• 7 Multiplexed 1.8V analog inputs going to a 100KHz 12-bit ADC (the eighth channel is used by the system).

Motion Control Peripherals

  • 3 HRPWM (high resolution PWM) systems with 6 outputs.
  • 3 eQEPs (enhanced quadrature encoder inputs, used with incremental encoders).

At a glance, I’d say TI has “borrowed” theF28xHRPWM, eQEP, and eCAP peripherals for various other chips, including the Sitara chip used in the BeagleBone.  The F28x DSPs have a good selection of motion control software available from TI, such as the various InstaSPIN libraries and controlSuite.  TI has ported some of their motion control software to the Stellaris and Hercules lines, but not to the Sitara.  It’d be great if they did, but not even TI has infinite resources, and the payback probably isn’t there; after all, the volume motor control market is in stuff like cars and clothes washers, and those guys aren’t going to replace a $3 DSP with a $15+ Sitara module (MPU, DRAM, flash, etc).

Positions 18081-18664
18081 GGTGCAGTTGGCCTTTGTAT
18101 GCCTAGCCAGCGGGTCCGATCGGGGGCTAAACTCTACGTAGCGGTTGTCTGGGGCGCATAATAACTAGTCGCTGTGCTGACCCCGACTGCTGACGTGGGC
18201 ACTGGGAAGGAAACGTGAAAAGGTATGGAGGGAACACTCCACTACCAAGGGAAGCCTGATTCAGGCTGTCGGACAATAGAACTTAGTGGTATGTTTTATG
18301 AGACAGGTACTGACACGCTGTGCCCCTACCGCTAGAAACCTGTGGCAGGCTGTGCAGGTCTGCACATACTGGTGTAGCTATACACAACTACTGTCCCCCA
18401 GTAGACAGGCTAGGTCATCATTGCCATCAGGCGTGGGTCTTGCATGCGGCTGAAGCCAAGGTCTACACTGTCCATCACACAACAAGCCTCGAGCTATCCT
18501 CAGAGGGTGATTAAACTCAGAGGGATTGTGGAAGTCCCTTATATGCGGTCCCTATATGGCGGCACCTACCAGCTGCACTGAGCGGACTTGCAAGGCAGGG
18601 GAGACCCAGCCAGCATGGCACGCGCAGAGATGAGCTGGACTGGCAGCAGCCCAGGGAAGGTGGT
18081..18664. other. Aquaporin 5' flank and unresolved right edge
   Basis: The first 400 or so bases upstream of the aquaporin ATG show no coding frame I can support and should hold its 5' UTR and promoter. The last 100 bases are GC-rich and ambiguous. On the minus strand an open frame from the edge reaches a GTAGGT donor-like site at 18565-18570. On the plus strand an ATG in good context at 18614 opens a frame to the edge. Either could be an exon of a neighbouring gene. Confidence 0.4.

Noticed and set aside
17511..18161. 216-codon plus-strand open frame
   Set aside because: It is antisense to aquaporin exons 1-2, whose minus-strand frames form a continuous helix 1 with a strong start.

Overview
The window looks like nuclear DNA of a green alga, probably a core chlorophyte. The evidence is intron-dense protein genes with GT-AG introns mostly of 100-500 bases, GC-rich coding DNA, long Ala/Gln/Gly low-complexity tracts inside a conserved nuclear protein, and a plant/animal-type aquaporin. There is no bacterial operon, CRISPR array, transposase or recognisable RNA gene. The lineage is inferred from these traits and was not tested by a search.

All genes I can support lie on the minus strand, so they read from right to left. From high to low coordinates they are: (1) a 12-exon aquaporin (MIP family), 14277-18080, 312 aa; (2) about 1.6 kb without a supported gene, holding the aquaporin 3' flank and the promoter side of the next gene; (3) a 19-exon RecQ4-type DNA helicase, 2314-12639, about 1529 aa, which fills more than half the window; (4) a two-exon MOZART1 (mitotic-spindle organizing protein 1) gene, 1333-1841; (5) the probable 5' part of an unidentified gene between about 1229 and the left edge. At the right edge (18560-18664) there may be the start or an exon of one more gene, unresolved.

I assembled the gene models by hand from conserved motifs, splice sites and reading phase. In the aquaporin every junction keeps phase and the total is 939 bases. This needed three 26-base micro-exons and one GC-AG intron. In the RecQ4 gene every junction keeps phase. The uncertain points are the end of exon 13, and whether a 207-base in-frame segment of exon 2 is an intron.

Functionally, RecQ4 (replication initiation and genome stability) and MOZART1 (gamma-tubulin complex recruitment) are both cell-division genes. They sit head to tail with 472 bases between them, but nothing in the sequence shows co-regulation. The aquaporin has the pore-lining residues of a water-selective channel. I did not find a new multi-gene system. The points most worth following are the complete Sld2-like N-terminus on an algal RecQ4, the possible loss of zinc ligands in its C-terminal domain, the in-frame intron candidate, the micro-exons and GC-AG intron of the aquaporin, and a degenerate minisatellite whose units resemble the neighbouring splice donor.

PRUSS (Programmable Realtime Unit Sub-System)

I’ve always been intrigued by programmable co-processors, going back to the days of the Freescale (Motorola) MC68332, which has a TPU (Timing Processing Unit).  I’m pretty sure the TPU was mainly used in high volume applications (not by many hobbyists), although Circuit Cellar Ink did run a series on programming it.  The MC68332 was used for motion control in several Galil controllers.

TPUs and improved TPUs were also used in a variety of ColdFire and PowerPC microcontrollers.  Freescale also developed a communications co-processor, the QUICC Engine, which was used in a variety of PowerPC MCUs such as the MPC8360.  Recently, I think Freescale has moved away from co-processors, possibly due to the increased speed of MCUs.  For example, none of the QorIQ PowerPC chips have the QUICC Engine.

TI has used similar co-processors before, such as the HET (High End Timer), NHET, and N2HET on many Hercules safety MCUs, the CLA (Control Law Accelerator) on some C28x DSPs, and the original PRUSS on earlier Sitara MCUs.

The BeagleBone’s unit is officially called the PRU-ICSS (Programmable Realtime Unit – Industrial Communications SubSystem); it’s easy to see why, since peripherals include 1 12Mbps UART (perfect for Profibus), 2 Ethernet MII’s, 1 MDIO, and 1 eCAP.  TI provides drivers using the PRU-ICSS for real time industrial networks such as Profibus, EtherCAT, and Ethernet PowerLink.